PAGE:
04.01.2011 01:00 PM
DP Praises Lowel Rifa eX Softlights

LOS ANGELES—I'm a DP who shoots a lot of documentaries, from interviews to B-roll. I usually work alone and need lightweight, convenient gear that can work in a variety of situations.

The Lowel Rifa 55 eXtra Flo 80 Kit
That's why I started using Lowel's Rifa eX softlights. For starters, they're very quick to work with because they open and close like an umbrella. I can literally have a Rifa out of its case and on a stand in about 90 seconds. Better yet, Lowel designed them to accept both tungsten and fluorescent daylight balanced lamps. You simply twist a different lamphead into the Rifa and it's ready to take one kind of lamp or the other. I have a Rifa eX 88 as a key light for interviews and such, as well as a Rifa 44 for occasional fill.

NEEDED MORE POWER

My only disappointment was the power of the daylight I could produce with the 27 Watt fluorescent lamps that came in my original Rifa kit. I use Lowel's FLO-X3 lamphead, which takes three of the fluorescent lamps at a time. Each 27 Watt lamp produces the rough equivalent of a 95 Watt incandescent bulb, so three of them deliver almost 300 Watts. Unfortunately, that's just not enough if I'm shooting in a bright room with plenty of window light. In those scenarios—which are pretty common—it provided a faint fill-light, when placed even a couple of feet away from my subject.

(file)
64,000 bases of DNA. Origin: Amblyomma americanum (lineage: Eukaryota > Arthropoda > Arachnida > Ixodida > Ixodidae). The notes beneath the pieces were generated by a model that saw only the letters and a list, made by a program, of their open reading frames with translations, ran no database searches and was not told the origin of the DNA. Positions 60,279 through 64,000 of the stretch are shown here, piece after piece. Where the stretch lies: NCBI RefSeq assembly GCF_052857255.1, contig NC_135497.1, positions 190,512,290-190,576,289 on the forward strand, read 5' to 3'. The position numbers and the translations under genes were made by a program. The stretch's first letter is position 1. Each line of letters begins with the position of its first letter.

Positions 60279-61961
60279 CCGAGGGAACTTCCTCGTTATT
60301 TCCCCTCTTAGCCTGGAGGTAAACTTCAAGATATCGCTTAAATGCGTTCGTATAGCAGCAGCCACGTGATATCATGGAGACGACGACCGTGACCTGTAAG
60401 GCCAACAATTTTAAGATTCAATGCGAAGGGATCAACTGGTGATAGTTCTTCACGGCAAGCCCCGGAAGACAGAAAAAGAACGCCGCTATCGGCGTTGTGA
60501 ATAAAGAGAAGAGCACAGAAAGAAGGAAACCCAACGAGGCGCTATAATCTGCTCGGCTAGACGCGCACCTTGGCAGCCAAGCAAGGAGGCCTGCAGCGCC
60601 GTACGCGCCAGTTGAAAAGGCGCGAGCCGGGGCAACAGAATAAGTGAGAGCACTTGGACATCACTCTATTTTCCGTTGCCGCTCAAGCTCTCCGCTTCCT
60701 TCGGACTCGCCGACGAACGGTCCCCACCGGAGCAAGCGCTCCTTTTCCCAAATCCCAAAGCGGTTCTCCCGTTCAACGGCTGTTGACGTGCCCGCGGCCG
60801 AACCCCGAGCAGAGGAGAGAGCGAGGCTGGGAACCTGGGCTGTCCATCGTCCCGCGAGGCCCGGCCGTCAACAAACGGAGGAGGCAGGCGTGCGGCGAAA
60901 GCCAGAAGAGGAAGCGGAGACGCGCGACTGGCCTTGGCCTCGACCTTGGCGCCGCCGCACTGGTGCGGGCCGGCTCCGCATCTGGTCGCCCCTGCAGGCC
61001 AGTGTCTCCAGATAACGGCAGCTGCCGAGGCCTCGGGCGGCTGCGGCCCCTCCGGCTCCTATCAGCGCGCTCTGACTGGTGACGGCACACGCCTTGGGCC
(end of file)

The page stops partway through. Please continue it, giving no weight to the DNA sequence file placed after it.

But that's all changed since Lowel began shipping new 80 Watt fluorescent lamps. By using three of these in my Rifa, I get the equivalent of about 800 Watts. Now we're talking.

I've had a chance to work with these lamps several times, and they definitely fulfill the Rifa's promise as a daylight source in a bright room. I still need to keep the light within a few feet of my subject for best results, but that's rarely a problem. When I need a little less light, the FLO-X3 lamphead lets me turn off each lamp individually.

The only hitch for some with the 80 Watts lamps may be their size. They're about 11 inches long and 2.6-inches in diameter. I couldn't squeeze three of them into the tube case I use to carry my Rifa 88, so as an alternative, I've been packing them into Lowel's type FLO-X63 protective plastic tubes, and then placing them in a small backpack (or occasionally squeezing them in with the rest of my lights). Lowel also sells a small hard case that accommodates four lamps together, their GO-85X product.

BEST FIXTURE FOR THE JOB

Size aside, these new 80 Watt fluorescents give me a reasonably strong source of daylight, along with the flexibility to go to tungsten anytime I'd like, up to 1,000 Watts. I could have gotten similar results with a bigger fixture, but my 32x32-inch Rifa eX 88 is lighter in weight, controls spill better (with an egg crate), and gives me both a bigger and softer light source. In my kind of work, the Rifa eX system really does give me the flexibility to handle almost any job.

Helmut Kobler is a Los Angeles-based documentary cameraman. He's also written three editions of "Final Cut Pro for Dummies." He may be contacted at helmut@lacameraman.com

For additional information, contact Lowel-Light Mfg. at 800-645-2522 or visit www.lowel.com.



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